CalSTRS Takes First Steps to Restructuring Private Equity

The pension plan is getting ready for investments out of the traditional limited partner-general partner fund structure, including increases in co-investments.

The investment committee of the nation’s second-largest retirement plan, the California State Teachers’ Retirement System (CalSTRS), is expected to give approval later this month to a partial restructuring of its approximate $18.5 billion private equity program, the first step in what could be some major changes to the fifth-largest pool of invested private equity capital in the US.

The expected private equity revisions for the $228 billion CalSTRS have been overshadowed by the retirement plan’s neighbor, the Sacramento-based California Public Employees’ Retirement System (CalPERS). CalPERS is expected to implement a $13 billion direct investment private equity organization by early next year.

The $350 billon plus CalPERS, the largest US retirement plan, also has the largest total of private equity investments in the US, $27 billion.

CalSTRS officials are still studying what changes to make to the private equity program, but documents and statements show the system is seriously considering a major boost to alternative private equity investing. That would mean expanding investments out of the more traditional private equity fund structure in which CalSTRS is a limited partner with other investors in a fund run by a general partner.

At the Sept. 21 meeting, the investment committee is expected to approve a new grouping for private equity called longer-term strategies. CalSTRS Chief Investment Officer Chris Ailman cited as an example at the July 20 investment committee meeting longer term buy-and-hold strategies, which he said was way to grow the entire private equity portfolio.

The CalSTRS portfolio has an 8% allocation to private equity, something system officials would like to grow, but have been unable do in the competitive institutional market for private equity investments.

“We see this more as sort of buy-and-hold kind of private equity instead of trying to buy the company for just five to seven years [a traditional private equity fund cycle] and then sell it, a buy and hold for maybe 10 to 20 years,” Ailman said at the July 20 meeting. “And we think that makes a lot of sense.”

Ailman mentioned Japanese financial giant SoftBank’s $100 billion fund to buy investments in late-stage venture capital companies.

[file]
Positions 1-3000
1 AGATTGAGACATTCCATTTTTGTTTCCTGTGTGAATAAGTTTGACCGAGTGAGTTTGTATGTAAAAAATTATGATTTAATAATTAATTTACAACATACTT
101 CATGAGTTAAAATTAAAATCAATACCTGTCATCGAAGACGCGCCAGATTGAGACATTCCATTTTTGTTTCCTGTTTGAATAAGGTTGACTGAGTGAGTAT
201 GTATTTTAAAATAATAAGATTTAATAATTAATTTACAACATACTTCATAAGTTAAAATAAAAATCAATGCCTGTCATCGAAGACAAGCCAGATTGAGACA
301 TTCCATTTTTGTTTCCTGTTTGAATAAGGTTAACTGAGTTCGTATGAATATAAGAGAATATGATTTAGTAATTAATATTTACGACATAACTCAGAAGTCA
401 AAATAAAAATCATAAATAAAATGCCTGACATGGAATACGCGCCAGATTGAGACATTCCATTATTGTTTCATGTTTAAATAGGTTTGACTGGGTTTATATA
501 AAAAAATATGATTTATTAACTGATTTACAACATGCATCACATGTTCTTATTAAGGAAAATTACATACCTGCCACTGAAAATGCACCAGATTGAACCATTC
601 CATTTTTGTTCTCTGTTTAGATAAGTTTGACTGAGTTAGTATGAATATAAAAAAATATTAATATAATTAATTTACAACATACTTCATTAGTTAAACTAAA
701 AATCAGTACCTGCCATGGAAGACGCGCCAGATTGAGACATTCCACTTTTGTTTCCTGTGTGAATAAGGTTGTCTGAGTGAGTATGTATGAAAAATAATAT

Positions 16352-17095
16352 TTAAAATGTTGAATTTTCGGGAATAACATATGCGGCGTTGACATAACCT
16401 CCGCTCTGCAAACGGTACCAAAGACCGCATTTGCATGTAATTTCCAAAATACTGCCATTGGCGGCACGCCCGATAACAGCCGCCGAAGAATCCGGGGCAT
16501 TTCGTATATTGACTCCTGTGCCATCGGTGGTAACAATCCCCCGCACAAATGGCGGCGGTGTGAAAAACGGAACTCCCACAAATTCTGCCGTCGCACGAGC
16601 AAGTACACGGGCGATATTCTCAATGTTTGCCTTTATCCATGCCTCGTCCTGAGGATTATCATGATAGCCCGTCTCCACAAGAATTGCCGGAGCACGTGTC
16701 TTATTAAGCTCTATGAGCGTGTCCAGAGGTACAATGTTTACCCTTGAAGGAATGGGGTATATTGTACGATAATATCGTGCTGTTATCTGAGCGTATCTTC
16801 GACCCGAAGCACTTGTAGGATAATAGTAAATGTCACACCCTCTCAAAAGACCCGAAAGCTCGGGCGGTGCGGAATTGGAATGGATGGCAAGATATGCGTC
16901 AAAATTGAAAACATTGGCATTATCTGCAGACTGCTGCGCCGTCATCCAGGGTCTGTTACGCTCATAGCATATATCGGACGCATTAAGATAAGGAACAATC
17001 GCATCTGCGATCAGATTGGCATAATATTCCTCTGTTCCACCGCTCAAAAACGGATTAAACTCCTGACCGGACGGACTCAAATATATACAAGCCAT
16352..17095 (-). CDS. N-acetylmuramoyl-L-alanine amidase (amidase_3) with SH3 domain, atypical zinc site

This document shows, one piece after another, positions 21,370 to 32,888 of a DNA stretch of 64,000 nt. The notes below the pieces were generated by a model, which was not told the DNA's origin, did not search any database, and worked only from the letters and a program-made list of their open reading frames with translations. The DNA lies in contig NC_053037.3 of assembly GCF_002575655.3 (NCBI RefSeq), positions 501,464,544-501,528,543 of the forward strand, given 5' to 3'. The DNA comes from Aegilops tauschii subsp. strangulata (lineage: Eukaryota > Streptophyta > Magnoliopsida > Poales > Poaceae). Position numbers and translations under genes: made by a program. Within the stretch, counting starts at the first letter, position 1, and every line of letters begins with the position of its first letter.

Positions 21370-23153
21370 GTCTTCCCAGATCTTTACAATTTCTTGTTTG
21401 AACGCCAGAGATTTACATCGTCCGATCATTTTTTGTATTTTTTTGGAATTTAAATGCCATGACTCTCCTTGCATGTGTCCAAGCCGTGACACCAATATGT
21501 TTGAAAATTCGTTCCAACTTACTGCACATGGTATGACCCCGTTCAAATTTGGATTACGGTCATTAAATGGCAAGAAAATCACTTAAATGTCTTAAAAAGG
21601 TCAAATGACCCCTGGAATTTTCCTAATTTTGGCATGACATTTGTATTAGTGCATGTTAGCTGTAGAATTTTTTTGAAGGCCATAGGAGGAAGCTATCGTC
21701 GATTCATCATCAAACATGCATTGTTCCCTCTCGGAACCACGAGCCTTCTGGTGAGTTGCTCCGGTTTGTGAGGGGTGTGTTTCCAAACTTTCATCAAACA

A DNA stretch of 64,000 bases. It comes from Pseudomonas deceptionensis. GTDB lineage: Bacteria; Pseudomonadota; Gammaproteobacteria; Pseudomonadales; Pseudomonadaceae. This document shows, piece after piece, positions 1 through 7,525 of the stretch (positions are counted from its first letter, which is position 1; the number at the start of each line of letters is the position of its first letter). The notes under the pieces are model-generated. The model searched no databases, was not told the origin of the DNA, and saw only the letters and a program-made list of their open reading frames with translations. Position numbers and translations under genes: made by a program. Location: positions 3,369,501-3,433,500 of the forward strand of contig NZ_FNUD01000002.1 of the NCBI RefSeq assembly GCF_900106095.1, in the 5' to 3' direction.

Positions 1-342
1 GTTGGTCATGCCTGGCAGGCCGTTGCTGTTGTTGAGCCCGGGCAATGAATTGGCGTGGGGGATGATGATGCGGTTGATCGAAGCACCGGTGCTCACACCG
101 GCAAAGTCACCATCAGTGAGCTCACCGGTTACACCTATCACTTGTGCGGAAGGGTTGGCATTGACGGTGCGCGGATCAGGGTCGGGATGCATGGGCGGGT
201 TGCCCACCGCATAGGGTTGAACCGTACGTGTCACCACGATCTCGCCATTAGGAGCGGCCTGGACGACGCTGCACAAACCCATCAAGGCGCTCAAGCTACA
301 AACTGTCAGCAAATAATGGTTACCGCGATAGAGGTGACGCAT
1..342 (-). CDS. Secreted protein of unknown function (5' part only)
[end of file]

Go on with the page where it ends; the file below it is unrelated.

“So, we think it’s going to be a real interesting area,” Ailman said. “It’s going to have a different return profile than traditional private equity because [there’s] not as much leverage, but it actually fits our liabilities better and it’s much longer holding periods.”

Ailman’s comments echoed what its neighbor CalPERS plans to do. CalPERS’s proposed direct investment plan consist of two direct investment organizations: Innovation, which would invest $10 billion over the next decade in late-stage venture capital investments, and Horizon, which would invest $10 billion in more-established companies in a buy-and-hold strategy.

Ailman declined requests for an interview and it’s unclear how CalSTRS’s program would differ from that of CalPERS.

However, in another remark, Ailman said that the CalPERS Horizon buy-and-hold strategy is aimed at investing like Warren Buffett. “I am not sure you’re going to be able to copy [his top-notch investment results], but good luck to them.”

Ailman added that he is covered by a CalPERS pension. CalSTRS only gives pensions to educators.

Part of what CalSTRS has been exploring for private equity is a collaborative model, in which the pension system joins with other asset owners to invest in private equity, saving the normal 1% to 2% management fee and 20% profit cut that goes to private equity general partners.

The collaborative model, along with the investments in the longer-term private equity strategies, is being studied by the CalSTRS investment committee, but a full report is not expected until the late spring at the earliest.

The only thing that seems clear is that CalSTRS plans a much larger co-investment program. This is where institutional investors invest alongside private equity funds, making investments in portfolio companies in separate accounts. Those investments are often offered by private equity general partners at no fee, enabling a pension fund like CalSTRS to take a stake in an investment in a portfolio company beyond their fund investment.

Earlier this year, CalSTRS hired AlpInvest Partners as a co-investment advisor to look for more co-investment opportunities for the pension plan.

Margot Wirth, CalSTRS’s private equity director, told the investment committee at the July 20 meeting that she expected the amount of CalSTRS’s co-investments would go up.

“We’re thinking about doubling our co-investment rate in the next three years,” Wirth said.

Co-investments make up approximately 7% of CalSTRS’s private equity portfolio.

CalSTRS reported a fiscal year return of 9% for the 12-month period ending June 30, but private equity results were 13.8%, its best-producing asset class. The private equity returns lag one quarter, so they were as of March 31.

Over the longer three-, five-, and 10-year periods, private equity has also been the pension system’s highest-returning asset class.

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